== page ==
3. Mangia A, Thompson AJ, Santoro R et al. An IL28B polymorphism determines treatment response of hepatitis C virus genotype 2 or 3 patients who do not achieve a rapid virologic response. Gastroenterology 2010; 139: 821–827, 7 e1.

  4. Montes-Cano MA, Garcia-Lozano JR, Abad-Molina C et al. Interleukin- 28B genetic variants and hepatitis virus infection by different viral genotypes. Hepatology 2010; 52: 33–37.

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Abbreviations
ALT, Alanine aminotransferase; AST, Aspartate aminotransferase; BMI, Body mass index; CI, Confidence interval; DAA, Direct acting antiviral agent; HCV, Hepatitis C virus; HIV, Human immunodeficiency virus; IL-28B, Interleukin 28B; OR, Odds ratio; PCR, Polymerase chain reaction; pegIFN, Peginterferon; RVR, Rapid virologic response; SNP, Single nucleotide polymorphism; SVR, Sustained virologic response.

Author contributions
Amol Rangnekar carried out study concept, design, data acquisition, analysis and interpretation, manuscript drafting and finalization, statistical analyses. Robert J. Fontana performed study concept, design, data acquisition, analysis and interpretation, manuscript drafting and finalization, overall supervision.

J Viral Hepat. 2013;20(6):377-384. © 2013 Blackwell Publishing

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Expansion of Therapies Offering Benefits Over Current Standard of Care Will Drive Growth Despite Price Controls in Market, According to a New Report from Decision Resources

BURLINGTON, Mass., June 4, 2013 /PRNewswire/ -- Decision Resources, one of the world's leading research and advisory firms for pharmaceutical and healthcare issues, forecasts that, from 2012 to 2017, the hepatitis C virus (HCV) market in Turkey will more than triple, reaching $275 million in 2017. The Emerging Markets report, Hepatitis C Virus in Turkey, finds that an increased drug-treated population and the launch of premium-priced novel therapies will drive high growth in this market, despite the Turkish government's statutory and reference price discounts.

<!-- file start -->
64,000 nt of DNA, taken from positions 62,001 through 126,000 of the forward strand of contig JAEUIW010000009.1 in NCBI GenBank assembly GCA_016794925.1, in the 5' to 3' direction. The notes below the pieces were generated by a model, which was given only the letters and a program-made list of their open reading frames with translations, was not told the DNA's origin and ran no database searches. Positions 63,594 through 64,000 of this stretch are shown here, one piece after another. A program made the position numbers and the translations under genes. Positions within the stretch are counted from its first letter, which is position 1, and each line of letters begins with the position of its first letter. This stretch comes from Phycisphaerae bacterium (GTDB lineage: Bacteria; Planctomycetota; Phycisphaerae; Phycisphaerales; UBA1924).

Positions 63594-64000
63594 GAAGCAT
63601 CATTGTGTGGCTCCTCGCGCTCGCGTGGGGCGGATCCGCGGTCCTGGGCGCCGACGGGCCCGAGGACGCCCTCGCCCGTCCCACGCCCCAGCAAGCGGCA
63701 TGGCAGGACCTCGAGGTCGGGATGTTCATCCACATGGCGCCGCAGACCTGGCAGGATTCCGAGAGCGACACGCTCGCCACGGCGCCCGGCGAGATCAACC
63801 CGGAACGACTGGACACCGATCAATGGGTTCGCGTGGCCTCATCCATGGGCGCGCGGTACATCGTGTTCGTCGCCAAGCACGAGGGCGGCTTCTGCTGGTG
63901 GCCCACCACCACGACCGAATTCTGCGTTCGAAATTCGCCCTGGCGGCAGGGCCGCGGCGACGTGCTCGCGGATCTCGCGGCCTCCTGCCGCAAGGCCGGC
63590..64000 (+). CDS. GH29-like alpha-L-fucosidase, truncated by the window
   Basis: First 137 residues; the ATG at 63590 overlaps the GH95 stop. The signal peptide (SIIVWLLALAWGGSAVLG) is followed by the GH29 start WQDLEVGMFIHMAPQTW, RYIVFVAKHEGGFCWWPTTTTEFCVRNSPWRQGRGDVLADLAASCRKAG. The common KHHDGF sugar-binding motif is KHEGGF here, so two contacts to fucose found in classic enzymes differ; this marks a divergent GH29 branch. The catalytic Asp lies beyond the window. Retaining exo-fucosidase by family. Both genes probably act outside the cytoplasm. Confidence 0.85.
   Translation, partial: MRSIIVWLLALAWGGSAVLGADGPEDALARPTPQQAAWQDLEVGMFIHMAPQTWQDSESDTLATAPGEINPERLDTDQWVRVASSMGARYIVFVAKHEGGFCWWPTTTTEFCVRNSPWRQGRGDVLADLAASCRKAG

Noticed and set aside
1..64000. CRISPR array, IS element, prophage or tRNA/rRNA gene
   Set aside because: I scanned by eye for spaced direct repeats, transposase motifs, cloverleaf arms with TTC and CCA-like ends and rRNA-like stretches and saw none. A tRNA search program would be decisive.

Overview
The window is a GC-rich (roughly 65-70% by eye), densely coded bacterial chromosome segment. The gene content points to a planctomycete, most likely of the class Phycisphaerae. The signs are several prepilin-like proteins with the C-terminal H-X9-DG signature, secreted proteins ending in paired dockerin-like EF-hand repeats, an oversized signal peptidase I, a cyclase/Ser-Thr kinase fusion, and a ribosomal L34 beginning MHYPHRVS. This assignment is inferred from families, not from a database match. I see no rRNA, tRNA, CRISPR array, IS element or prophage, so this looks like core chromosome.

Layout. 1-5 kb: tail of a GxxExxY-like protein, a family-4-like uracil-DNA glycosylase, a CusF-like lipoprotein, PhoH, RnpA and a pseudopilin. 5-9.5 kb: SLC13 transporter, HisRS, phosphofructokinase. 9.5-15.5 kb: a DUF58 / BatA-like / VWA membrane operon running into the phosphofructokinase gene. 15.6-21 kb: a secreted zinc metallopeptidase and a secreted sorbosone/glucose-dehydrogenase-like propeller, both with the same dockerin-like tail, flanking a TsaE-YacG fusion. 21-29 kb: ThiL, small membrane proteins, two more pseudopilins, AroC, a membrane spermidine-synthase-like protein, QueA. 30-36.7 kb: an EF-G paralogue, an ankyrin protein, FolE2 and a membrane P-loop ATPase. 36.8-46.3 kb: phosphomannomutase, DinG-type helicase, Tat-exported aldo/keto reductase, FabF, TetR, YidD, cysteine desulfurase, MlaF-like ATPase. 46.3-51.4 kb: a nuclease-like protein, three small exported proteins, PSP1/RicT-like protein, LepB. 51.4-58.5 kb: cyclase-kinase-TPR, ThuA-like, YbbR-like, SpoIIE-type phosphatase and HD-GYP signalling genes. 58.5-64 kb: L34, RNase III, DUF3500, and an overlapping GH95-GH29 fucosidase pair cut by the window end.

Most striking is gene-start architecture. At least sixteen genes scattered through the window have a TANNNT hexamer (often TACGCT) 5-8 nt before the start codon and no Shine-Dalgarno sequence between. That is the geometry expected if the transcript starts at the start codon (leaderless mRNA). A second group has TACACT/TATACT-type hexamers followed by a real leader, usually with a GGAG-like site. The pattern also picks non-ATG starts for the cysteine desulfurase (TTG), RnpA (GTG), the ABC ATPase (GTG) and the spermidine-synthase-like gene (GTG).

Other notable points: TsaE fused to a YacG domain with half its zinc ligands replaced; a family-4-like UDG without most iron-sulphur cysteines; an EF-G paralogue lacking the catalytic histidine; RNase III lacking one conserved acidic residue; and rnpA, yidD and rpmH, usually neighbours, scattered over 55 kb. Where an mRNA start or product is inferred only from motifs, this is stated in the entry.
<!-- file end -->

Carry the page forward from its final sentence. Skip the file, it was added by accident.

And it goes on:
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Novel HCV-specific antiviral protease inhibitors, polymerase inhibitors and NS5A inhibitors -- such as Johnson & Johnson/Medivir's simeprevir, Gilead's sofosbuvir and Bristol-Myers Squibb's daclatasvir -- will become available in Turkey during the 2012-2017 period. These novel agents will be more efficacious in both treatment-naive and treatment-experienced patients than peg-interferon (IFN)-alphas, and will cause fewer adverse events and discontinuations. These direct-acting antivirals (DAAs) can be added to peg-IFN-alpha/ribavirin (triple therapy) or combined into IFN-free regimens.